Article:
values pointers with C99 & int i = 5; if(whatever) { i = 7; } else { i = 9; } // use i  int* i = &5;// or uninitialized if(whatever) { i = &7; } else { i = &9; } // use i 

In the values example, there is no dangling. Programmers trust the compiler to allocate and deallocate instances on the stack. They have to because the programmer has little to no control over deallocation. With the current C99 block scope rule, the pointers example dangle. In other words, the compilers who are primarily responsible for the stack has rules that needlessly causes dangling. This violates the programmer’s trust in their compiler. Variable scope is better because it restores the programmer’s trust in their compiler/language by causing [compound] literals to match the value semantics of variables. Further, it avoids dangling throughout the body of the function whether it is anything that introduces new blocks/scopes be that if, switch, while, for statements and the nesting of these constructs.

Here is the current C verbiage.

 2021/10/18 Meneide, C Working Draft [1] “6.5.2.5 Compound literals” paragraph 5 “The value of the compound literal is that of an unnamed object initialized by the initializer list. If the compound literal occurs outside the body of a function, the object has static storage duration; otherwise, it has automatic storage duration associated with the enclosing block.”

What is variable scope? This is what is proposed.

 2021/10/18 Meneide, C Working Draft [1:1] “6.5.2.5 Compound literals” paragraph 5 “The value of the compound literal is that of an unnamed object initialized by the initializer list. If the compound literal occurs outside the body of a function, the object has static storage duration; otherwise, it has automatic storage duration associated with the enclosing block or the enclosing block of the variable to which the [compound] literal is assigned to, whichever is greater lifetime.”

### A lot more life please

While the preceding fixes would handle most dangling of the stack in C some instances would be better served if it had a lot more life. In particular, if they had static storage duration. This would apply for anything that reasonably could be made a constant either implicitly of explicitly.

I apologize for the next reference but I couldn’t say it better or more succinctly.

## const type qualifier

Objects declared with const-qualified types MAY be placed in read-only memory by the compiler, and if the address of a const object is never taken in a program, it may not be stored at all. [2]

Instances that are placed in read-only memory do not dangle because they are global. Instances that are not “stored at all”, because a global/local inline assembly constant was used, does not have anything to dangle. Even a instance that has static storage duration [and const] do not dangle. The issue is right now there are local constants that dangle, according to the standard, but doesn’t dangle because the compiler handled it but the programmer is unaware that it was fixed. Due to this ambiguity, programmer have to pessimistically make their code ugly by adding more superfluous lines of code and more superfluous naming to ensure that dangling does not occur. If MAY is changed to a definitive ARE than dangling can be fixed in the language in the best possible way for these instances with no programmer intervention needed. Keep in mind too that const predates constexpr so their are many more instances that would benefit from this type of dangling resolution. We would just be standardising existing practice. So thet’s consider some examples. These are just const versions of many of the previous examples.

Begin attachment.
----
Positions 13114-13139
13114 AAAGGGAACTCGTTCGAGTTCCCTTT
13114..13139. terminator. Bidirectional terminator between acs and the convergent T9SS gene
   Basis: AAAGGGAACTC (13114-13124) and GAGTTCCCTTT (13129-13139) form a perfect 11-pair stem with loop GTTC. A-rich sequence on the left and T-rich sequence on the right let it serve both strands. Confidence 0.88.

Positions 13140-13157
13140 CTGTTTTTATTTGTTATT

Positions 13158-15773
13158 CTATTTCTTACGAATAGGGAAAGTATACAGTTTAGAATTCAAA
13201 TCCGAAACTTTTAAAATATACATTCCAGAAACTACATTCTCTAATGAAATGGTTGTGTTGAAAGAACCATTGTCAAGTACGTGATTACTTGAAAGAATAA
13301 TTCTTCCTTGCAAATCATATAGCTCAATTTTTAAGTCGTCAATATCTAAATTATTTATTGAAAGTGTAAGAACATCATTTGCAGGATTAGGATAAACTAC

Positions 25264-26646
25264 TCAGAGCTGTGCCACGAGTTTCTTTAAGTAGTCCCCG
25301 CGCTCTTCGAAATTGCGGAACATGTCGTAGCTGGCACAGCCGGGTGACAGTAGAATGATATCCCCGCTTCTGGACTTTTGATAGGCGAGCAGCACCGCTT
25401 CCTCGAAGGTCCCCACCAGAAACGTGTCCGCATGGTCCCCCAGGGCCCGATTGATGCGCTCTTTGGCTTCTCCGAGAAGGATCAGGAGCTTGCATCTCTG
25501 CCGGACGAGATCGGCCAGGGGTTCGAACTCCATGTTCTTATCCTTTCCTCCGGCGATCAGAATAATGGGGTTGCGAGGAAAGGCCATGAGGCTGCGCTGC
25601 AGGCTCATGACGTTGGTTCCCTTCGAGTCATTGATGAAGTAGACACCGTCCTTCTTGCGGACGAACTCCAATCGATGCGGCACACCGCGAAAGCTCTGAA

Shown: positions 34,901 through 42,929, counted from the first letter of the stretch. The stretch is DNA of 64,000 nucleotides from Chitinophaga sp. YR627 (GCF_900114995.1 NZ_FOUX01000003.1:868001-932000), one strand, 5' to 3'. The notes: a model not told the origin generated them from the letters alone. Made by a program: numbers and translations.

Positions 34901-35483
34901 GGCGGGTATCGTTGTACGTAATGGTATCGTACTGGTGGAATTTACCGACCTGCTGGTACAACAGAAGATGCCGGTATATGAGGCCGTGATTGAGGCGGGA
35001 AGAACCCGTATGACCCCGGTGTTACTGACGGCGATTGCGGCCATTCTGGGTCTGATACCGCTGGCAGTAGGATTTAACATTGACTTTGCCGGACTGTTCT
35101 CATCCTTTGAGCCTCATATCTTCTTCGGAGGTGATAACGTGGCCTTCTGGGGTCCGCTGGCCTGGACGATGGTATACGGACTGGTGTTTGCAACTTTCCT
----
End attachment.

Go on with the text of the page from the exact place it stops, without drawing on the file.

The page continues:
const int* f()
{
return & 1;// no dangling, logically global constant
}

const int* f()
{
const int local = 1;// it could be argued this const is implicit
return &local;// no dangling, logically global constant
}

struct Point
{
int x;
int y;
};

const Point* f()
{
const Point local = {1, 3};// it could be argued this const is implicit
return &local;// no dangling, logically global constant
}

struct Point
{
int x;
int y;
};

const int* f()
{
const Point local = {1, 3};// it could be argued this const is implicit
return &local.y;// no dangling, logically global constant
}

struct Point
{
int x;
int y;
};

const Point* f()
{
const Point global = {1, 3};// it could be argued this const is implicit
Point* p = &global;
return p;// no dangling, logically global constant
}

struct Point
{
int x;
int y;
};

[[parameter_dependency(dependent{"return"}, providers{"point"})]]
const Point* obfuscating_f(Point* point)
{
return point;
}

Point* f()
{
const Point global = {1, 3};// it could be argued this const is implicit
return obfuscating_f(&global);// no dangling, logically global constant
}

struct Point
{
int x;
int y;
};

[[parameter_dependency(dependent{"return"}, providers{"point"})]]
const Point* obfuscating_f(Point* point)
{
return point;
}

Point* f()
{
return obfuscating_f(constexpr &(Point){1, 3});// no dangling, logically global constant
}


## Summary

The advantages to C++ with adopting this proposal is manifold.

• Safer
• Greatly reduces dangling of the stack
• Simpler
• Encourages the use of [compound] literals
• Encourages the use of const and constexpr
• Standardize existing practice allows programmers to take advantage of what compilers have already been doing for a long time

### Why is this a C proposal and not a C++ proposal?
1. Think of this as a meta-proposal that the C++ community can offer to the C community in order to strengthen our shared community.
2. This paper is a consolidation of multiple dangling papers to show what could be done for a C subset of C++ for code that is more pointer heavy instead of lvalue reference. This scenario may occur in older and larger code bases. Further, this serves to highlight that changes meant to make higher level code safer also applies to lower level.